A Pennsylvania woman who vanished more than three decades ago and was declared legally dead, was found alive in a Puerto Rico nursing home, her family and police said.
Patricia Kopta disappeared in 1992, and over the years, investigators had pursued leads in her disappearance, Ross Township Deputy Police Chief Brian Kohlhepp said Friday.
Before she went missing from her home north of Pittsburgh, Kopta was known to be an “eccentric” street preacher who went by "Sparrow," the chief said.
Seven years after she disappeared, Kopta, who is now 83, was taken as a “person in need” to a nursing home after she had been found meandering through northern Puerto Rico, Kohlhepp told reporters at a news conference Thursday.
She had kept details about her life secret, but as the years passed Kopta, who has dementia, began divulging information, Kohlhepp said.
By last year, Kopta had revealed enough information that a social worker at the nursing home contacted authorities in Pennsylvania about her identity. A DNA test confirmed it was the missing woman, Kohlhepp said.
“She was concerned she was going to be institutionalized,” Kohlhepp said Friday. “Which is what we believe led her to decide to flee the country.”
Before her disappearance, Kopta was at a facility briefly after doctors diagnosed her with “delusions of grandeur” and said she had signs of schizophrenia. She was released and kept preaching until she disappeared, her family said.
In Puerto Rico, she wandered the island’s northern towns of Naranjito, Corozal and Toa Alta, located just southwest of the capital of San Juan. When she first was taken to the adult home, she had hinted that she had arrived in Puerto Rico via a cruise ship from Europe, Kohlhepp said.
Bob Kopta, 86, of Pittsburgh, said Friday that he had been married for 20 years when his wife disappeared. He said his family suspected she may be in Puerto Rico. Over the years, Bob Kopta said he had placed a newspaper advertisement in Puerto Rico to try to find her and had consulted with a psychic about her whereabouts.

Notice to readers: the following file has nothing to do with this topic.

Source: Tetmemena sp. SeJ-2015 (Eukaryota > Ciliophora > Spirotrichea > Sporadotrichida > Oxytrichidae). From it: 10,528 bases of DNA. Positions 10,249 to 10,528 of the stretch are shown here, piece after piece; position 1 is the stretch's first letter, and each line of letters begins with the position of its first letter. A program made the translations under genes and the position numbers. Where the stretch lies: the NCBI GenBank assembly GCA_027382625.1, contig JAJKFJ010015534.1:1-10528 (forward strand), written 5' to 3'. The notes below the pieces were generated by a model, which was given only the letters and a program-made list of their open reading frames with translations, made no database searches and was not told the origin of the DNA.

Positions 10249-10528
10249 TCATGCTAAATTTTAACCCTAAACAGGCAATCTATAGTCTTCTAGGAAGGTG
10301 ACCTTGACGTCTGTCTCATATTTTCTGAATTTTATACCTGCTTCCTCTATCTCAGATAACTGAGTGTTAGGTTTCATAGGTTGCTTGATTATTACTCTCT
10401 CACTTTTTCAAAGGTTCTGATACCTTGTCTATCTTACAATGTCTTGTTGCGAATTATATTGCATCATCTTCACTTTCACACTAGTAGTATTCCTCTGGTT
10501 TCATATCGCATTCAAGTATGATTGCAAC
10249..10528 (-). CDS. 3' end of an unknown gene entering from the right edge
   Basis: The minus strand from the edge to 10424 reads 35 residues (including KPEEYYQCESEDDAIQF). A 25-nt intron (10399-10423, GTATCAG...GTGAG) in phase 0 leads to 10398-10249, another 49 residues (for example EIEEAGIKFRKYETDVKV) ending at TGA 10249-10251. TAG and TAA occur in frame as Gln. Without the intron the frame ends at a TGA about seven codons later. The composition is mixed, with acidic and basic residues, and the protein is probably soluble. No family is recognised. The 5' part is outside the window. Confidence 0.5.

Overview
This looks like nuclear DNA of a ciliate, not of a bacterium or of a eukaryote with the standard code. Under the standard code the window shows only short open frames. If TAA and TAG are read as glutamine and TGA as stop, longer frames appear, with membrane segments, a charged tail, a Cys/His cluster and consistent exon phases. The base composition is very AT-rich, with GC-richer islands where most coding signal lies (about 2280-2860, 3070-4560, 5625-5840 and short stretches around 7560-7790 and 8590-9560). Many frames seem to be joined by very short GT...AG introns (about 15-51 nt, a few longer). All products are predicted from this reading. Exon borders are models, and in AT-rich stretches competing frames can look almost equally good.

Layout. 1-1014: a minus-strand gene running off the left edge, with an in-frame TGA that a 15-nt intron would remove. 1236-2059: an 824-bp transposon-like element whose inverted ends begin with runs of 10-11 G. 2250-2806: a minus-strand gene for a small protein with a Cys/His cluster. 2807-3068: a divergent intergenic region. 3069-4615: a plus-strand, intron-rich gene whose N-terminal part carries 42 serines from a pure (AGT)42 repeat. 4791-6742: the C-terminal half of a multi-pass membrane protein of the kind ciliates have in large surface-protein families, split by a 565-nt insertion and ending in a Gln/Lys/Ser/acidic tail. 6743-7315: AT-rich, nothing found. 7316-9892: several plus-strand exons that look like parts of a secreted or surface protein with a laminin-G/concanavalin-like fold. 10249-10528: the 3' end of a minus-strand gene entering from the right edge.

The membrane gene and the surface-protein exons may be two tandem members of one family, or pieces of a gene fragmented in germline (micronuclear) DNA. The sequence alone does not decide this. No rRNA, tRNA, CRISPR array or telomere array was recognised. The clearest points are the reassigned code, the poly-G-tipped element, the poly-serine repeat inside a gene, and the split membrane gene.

Kopta, a retired electrician, said his wife was declared dead about 25 years ago.
“It’s a relief knowing that she’s not laying in a ditch somewhere, or murdered somewhere,” he said, saying every time local police discovered a body he worried it was his wife.
Patricia Kopta also had two sisters — a twin, who died six years ago, and a younger sister who was relieved to learn she’s still alive, Bob Kopta said.
He added that throughout the decades, he’s experienced a range of emotions, but is content knowing that Patricia is alive and under the care of professionals.
“After 30 years, you try to forget about it. Now I can forget about it. We know what happened, and she is taken care of now,” he said.
Patricia Kopta worked as an elevator operator at The Art Institute of Pittsburgh before she disappeared, Bob Kopta said.
She had been a straight-A student who became a model and dance instructor. After graduating high school, she worked in finance at a Pittsburgh plate glass company and would attend ballroom dancing events weekly, according to her family.
Patricia Kopta’s younger sister, Gloria Smith, now 78, told The Associated Press, her sister vacationed often in Puerto Rico with friends before she got married. “She just loved the ocean, the beach, the warm sunshine.”
Smith said she hopes to visit her sister, even though she is in a declined mental state.
“Whether she knows me or not, I still want to see her and give her a hug and tell her I love her,” Smith said. “I thought maybe she had died.”